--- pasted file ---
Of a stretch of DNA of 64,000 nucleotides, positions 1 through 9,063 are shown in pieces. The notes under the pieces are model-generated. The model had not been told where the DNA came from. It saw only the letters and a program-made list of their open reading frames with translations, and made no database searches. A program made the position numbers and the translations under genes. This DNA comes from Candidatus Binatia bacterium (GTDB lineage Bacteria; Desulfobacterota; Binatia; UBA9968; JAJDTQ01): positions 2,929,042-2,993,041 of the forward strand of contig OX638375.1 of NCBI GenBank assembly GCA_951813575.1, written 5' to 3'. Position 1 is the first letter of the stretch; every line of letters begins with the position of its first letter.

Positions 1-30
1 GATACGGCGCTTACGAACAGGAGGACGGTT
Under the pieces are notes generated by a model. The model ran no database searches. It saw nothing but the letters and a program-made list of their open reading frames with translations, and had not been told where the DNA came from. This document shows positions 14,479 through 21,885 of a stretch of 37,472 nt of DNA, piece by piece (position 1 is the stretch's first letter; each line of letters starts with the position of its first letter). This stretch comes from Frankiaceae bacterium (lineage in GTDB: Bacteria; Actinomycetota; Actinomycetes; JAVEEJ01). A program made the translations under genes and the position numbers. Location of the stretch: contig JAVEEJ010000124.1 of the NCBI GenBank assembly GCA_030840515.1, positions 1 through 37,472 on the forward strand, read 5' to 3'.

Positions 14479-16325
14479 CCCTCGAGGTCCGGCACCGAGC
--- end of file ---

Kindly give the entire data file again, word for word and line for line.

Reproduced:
Of a stretch of DNA of 64,000 nucleotides, positions 1 through 9,063 are shown in pieces. The notes under the pieces are model-generated. The model had not been told where the DNA came from. It saw only the letters and a program-made list of their open reading frames with translations, and made no database searches. A program made the position numbers and the translations under genes. This DNA comes from Candidatus Binatia bacterium (GTDB lineage Bacteria; Desulfobacterota; Binatia; UBA9968; JAJDTQ01): positions 2,929,042-2,993,041 of the forward strand of contig OX638375.1 of NCBI GenBank assembly GCA_951813575.1, written 5' to 3'. Position 1 is the first letter of the stretch; every line of letters begins with the position of its first letter.

Positions 1-30
1 GATACGGCGCTTACGAACAGGAGGACGGTT
Under the pieces are notes generated by a model. The model ran no database searches. It saw nothing but the letters and a program-made list of their open reading frames with translations, and had not been told where the DNA came from. This document shows positions 14,479 through 21,885 of a stretch of 37,472 nt of DNA, piece by piece (position 1 is the stretch's first letter; each line of letters starts with the position of its first letter). This stretch comes from Frankiaceae bacterium (lineage in GTDB: Bacteria; Actinomycetota; Actinomycetes; JAVEEJ01). A program made the translations under genes and the position numbers. Location of the stretch: contig JAVEEJ010000124.1 of the NCBI GenBank assembly GCA_030840515.1, positions 1 through 37,472 on the forward strand, read 5' to 3'.

Positions 14479-16325
14479 CCCTCGAGGTCCGGCACCGAGC